The Mattatuck Unitarian Universalist Society (MUUS) of Woodbury celebrated the congregation’s installation of and covenant with its newly settled minister, The Rev. Jeanne Lloyd, M.Div., M.A. on Sunday, March 24, 2013, at B’nai Israel of Southbury. The service was a gathering of Woodbury and Southbury town officials, clergy of many faiths and people dedicated to religious freedom.
Guests traveled from as far away as Missouri to be present at this ceremony that marks an important milestone in the life of the Mattatuck Unitarian Universalist Society, a congregation that promotes religious tolerance and social justice. The society was founded in 1980. Unitarian Universalism is a liberal religion with Jewish-Christian roots. It has no creed. It affirms the worth of human beings, advocates freedom of belief and the search for advancing truth, and tries to provide a warm, open, supportive community for people who believe that ethical living is the ultimate witness of religion.#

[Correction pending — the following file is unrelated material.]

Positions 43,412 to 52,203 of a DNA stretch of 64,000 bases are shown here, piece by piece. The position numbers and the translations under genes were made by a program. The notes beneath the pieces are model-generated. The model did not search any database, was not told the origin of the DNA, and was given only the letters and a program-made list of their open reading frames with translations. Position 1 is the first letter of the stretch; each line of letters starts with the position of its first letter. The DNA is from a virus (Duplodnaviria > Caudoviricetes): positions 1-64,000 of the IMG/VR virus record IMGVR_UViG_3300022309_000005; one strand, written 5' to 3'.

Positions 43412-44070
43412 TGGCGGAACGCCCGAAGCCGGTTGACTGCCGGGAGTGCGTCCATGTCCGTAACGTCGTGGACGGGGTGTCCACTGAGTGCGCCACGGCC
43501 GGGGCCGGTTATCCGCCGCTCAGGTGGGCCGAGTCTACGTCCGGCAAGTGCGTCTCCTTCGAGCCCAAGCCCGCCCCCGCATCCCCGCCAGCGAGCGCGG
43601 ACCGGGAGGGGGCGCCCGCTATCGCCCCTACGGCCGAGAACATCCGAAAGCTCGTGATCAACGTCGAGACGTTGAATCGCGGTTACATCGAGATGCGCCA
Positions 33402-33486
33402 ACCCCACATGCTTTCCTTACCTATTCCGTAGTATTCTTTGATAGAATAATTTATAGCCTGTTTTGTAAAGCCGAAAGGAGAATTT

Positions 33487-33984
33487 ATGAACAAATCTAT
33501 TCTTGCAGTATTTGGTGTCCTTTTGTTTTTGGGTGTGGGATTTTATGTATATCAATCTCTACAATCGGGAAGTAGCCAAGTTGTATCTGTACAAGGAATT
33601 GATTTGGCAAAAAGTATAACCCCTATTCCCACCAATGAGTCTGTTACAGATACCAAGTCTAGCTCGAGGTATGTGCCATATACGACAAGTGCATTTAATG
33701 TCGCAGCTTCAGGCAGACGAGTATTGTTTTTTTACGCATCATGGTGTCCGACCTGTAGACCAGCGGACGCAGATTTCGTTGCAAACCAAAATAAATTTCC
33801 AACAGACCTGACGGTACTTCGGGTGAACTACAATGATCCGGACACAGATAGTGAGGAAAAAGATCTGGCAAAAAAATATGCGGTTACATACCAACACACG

The ceremony was opened with the ringing of a gong by the longest living member of MUUS, Edwin Kolsby, along with the youngest child of the congregation, Miles Edelson Baskin. Greetings were brought from Mike Ingber, president of MUUS as well as officials of several other groups, including Rabbi Eric Polokoff, B’nai Israel of Southbury; Ken Wagner, past president of the UUA Clara Barton District; and, Jacki Shanti, UUA trustee & first vice moderator.
Gerald Stomski, First Selectman of Woodbury, attended the event and wished everyone a happy spring. He said, “In a time when our whole society is facing a lot of uncertainty, through economic hardship, illness, mental illness and other difficulties…it is also a time for opportunity and hope and spiritual prosperity.” He complimented the local leaders of faith.
Ed Edelson, First Selectman of Southbury, spoke of the powerful effect good clergy can have on a community. He referenced the 1937 event when Southbury said “No” to the idea of a Nazi training camp in its town. He said that back then, two ministers were influential in setting the context of the debate, not telling people what to think but allowing people to think for themselves. “Southbury and Woodbury have been very lucky to have so many fine clergy leaders over the years to do just that. Maybe that’s part of the secret sauce that makes our communities such great places to live, work, to raise a family and retire.”